Petr Sís: Our ancestors would draw in caves in times of uncertainty

Petr Sís, photo: T. Bitnar

The highly successful Czech-born illustrator and author Petr Sís has been resident in New York for several decades. As the city comes under intense pressure from the coronavirus pandemic, he discusses his latest projects and more in this interview from the Czech Center New York series Artists That Never Give Up in the City That Never Sleeps.

Petr Sís, photo: Ian Willoughby
How long have you lived in New York? How has New York influenced your work, how has it inspired you?

“I've been living in New York since ‘84 and to me the city has been a great inspiration and source of energy.”

What are you currently working on? What are your upcoming projects?

“I am just finishing a book dedicated to the memory of Sir Nicholas Winton, who saved the lives of 699 children from Czechoslovakia just before the outbreak of World War II.

“The book is supposed to be published in the fall.

“I’ve spent the last two weeks drawing and working on the very last dots in the last picture.”

In 2014, we had your very successful exhibition titled Cartography of the Mind in the Czech Center Gallery. It was a wonderful cooperation and for me an opportunity to experience your drawings up close. They have the magical property of drawing a person deep into the story. Could you tell us how you choose characters and themes? Do you see the story or images first?

“Cartography of the Mind was a beautiful show thanks to Charlotta Kotík and also to you with your wife Kristýna [Milde].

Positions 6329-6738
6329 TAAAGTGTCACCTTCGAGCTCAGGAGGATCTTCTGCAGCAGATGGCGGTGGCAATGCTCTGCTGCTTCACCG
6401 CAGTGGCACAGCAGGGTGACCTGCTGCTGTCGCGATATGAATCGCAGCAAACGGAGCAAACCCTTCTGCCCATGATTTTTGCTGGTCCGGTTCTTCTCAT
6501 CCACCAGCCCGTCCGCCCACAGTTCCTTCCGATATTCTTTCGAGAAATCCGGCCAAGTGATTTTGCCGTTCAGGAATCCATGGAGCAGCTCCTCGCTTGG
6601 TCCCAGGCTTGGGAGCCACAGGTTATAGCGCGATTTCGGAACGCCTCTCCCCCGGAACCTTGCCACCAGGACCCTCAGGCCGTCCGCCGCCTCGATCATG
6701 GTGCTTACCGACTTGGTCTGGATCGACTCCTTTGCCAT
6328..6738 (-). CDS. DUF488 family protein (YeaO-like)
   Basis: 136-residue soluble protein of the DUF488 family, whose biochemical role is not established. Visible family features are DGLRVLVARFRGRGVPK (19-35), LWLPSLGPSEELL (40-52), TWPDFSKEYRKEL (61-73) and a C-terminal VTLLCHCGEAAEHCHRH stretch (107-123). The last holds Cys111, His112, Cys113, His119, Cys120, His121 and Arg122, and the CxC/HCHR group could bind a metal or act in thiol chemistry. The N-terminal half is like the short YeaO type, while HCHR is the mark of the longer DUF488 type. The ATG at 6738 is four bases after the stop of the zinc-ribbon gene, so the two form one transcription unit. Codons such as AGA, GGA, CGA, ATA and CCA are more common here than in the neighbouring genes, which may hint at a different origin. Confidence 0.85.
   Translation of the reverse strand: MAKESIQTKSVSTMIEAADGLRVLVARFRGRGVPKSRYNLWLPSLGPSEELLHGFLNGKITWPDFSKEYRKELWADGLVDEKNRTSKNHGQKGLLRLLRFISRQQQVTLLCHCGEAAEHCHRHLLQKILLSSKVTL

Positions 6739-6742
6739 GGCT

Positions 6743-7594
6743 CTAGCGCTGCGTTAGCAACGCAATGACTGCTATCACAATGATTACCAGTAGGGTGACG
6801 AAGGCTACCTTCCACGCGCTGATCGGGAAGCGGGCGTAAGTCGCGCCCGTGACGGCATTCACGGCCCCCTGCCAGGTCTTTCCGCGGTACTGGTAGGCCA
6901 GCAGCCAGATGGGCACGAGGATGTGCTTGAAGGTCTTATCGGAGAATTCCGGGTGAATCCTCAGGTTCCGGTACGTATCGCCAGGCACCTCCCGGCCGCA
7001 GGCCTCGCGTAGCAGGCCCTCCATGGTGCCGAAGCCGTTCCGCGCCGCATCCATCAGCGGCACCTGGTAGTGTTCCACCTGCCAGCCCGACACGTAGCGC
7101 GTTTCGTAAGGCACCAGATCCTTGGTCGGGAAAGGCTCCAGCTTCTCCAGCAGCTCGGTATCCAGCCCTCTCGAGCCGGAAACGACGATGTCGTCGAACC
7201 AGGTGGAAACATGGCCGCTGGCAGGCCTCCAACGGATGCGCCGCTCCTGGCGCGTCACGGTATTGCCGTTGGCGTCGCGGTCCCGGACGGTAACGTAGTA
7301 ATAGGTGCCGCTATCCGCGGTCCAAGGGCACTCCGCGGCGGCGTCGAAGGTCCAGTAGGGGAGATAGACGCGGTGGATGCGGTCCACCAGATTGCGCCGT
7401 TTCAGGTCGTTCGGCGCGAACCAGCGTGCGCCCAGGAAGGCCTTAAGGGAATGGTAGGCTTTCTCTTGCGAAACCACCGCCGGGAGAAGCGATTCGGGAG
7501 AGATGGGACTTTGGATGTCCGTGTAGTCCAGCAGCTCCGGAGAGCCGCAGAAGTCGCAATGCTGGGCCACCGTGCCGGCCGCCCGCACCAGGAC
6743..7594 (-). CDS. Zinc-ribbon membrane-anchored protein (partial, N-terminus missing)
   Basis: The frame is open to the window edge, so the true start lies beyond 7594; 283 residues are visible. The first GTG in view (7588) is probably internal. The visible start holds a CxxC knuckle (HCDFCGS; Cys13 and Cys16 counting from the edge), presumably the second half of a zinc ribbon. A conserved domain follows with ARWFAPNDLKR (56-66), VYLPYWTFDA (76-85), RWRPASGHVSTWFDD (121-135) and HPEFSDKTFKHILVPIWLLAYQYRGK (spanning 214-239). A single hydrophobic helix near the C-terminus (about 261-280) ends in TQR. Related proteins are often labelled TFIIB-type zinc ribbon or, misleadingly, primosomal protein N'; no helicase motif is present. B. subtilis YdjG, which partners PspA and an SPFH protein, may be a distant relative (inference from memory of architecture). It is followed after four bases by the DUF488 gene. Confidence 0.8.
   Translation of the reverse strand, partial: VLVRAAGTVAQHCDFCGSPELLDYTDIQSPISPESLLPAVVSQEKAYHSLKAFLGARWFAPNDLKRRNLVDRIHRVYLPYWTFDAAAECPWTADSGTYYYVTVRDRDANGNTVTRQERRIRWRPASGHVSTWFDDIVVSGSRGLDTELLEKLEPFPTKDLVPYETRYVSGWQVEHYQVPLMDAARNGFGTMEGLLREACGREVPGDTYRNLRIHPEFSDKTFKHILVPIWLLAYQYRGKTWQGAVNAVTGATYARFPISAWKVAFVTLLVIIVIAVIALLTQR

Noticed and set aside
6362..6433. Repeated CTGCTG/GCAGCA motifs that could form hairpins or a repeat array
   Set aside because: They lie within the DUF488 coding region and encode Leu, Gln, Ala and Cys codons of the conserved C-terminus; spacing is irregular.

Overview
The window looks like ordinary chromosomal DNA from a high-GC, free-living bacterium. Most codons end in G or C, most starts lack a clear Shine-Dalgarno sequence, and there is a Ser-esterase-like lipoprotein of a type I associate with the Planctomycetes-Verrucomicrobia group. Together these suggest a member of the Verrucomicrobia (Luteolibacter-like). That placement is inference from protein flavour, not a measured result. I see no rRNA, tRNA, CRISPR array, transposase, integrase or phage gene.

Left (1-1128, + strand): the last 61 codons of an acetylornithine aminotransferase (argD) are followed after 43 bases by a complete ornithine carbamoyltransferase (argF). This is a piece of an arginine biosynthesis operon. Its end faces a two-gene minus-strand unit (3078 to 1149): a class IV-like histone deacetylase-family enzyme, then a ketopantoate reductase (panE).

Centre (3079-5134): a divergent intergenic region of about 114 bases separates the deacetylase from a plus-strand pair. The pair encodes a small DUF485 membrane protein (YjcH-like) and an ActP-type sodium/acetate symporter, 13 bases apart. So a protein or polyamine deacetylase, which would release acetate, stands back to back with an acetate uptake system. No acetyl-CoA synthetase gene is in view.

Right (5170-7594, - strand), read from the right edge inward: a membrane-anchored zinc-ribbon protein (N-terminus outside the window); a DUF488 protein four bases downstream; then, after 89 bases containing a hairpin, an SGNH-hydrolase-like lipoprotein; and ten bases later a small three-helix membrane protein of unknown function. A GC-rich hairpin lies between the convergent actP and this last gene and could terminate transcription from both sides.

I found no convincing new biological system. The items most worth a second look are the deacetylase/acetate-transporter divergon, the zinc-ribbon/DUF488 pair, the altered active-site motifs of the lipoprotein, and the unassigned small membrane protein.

“What fascinates me is entering a story, forgetting myself – as a way to escape grey reality, as I did in my childhood.

“Back then I was able to live with Captain Nemo in his submarine and fly in a hot-air balloon over Africa.

“When I drew the stories, I did not notice that the whole night had passed by and it was already dawn.

“This really happened to me only at a young age. The older I got, the harder it was, and now it’s almost impossible.

“I choose the characters and stories that inspire me.

“Nicholas Winton was a young Englishman on vacation who did not have to worry about children in faraway Czechoslovakia.

“People did not believe that a great disaster was coming. However, he managed to save nearly 700 children.”

The current coronavirus situation has affected the whole art world. Has it impacted you personally or professionally?

“Of course it has. I am answering these questions at a moment when the tsunami wave is just on the rise.

“It’s all still yet to be determined.”

Many people find comfort and broader perspectives in art. As an artist, what helps you find balance and support in times of uncertainty? Do you have any encouraging thoughts to share?

“Art is comfort and inspiration.

“Our ancestors would draw in caves in times of uncertainty. So can we.”

A Brno-born artist, author and filmmaker, Petr Sís now lives and works in the New York City metropolitan area. He has created award-winning animated shorts, posters, murals, tapestries and public art. He has written and illustrated numerous books for children and adults. These include three Caldecott Award-winning titles, Starry Messenger: Galileo Galilei, Tibet: Through The Red Box and The Wall: Growing Up Behind Iron Curtain. He is also a recipient of the 2003 MacArthur Fellowship and the 2012 Hans Christian Andersen Award for illustration. His art has been exhibited internationally and recently Prague’s DOX Center for Contemporary Art in Prague presented a major retrospective of his work.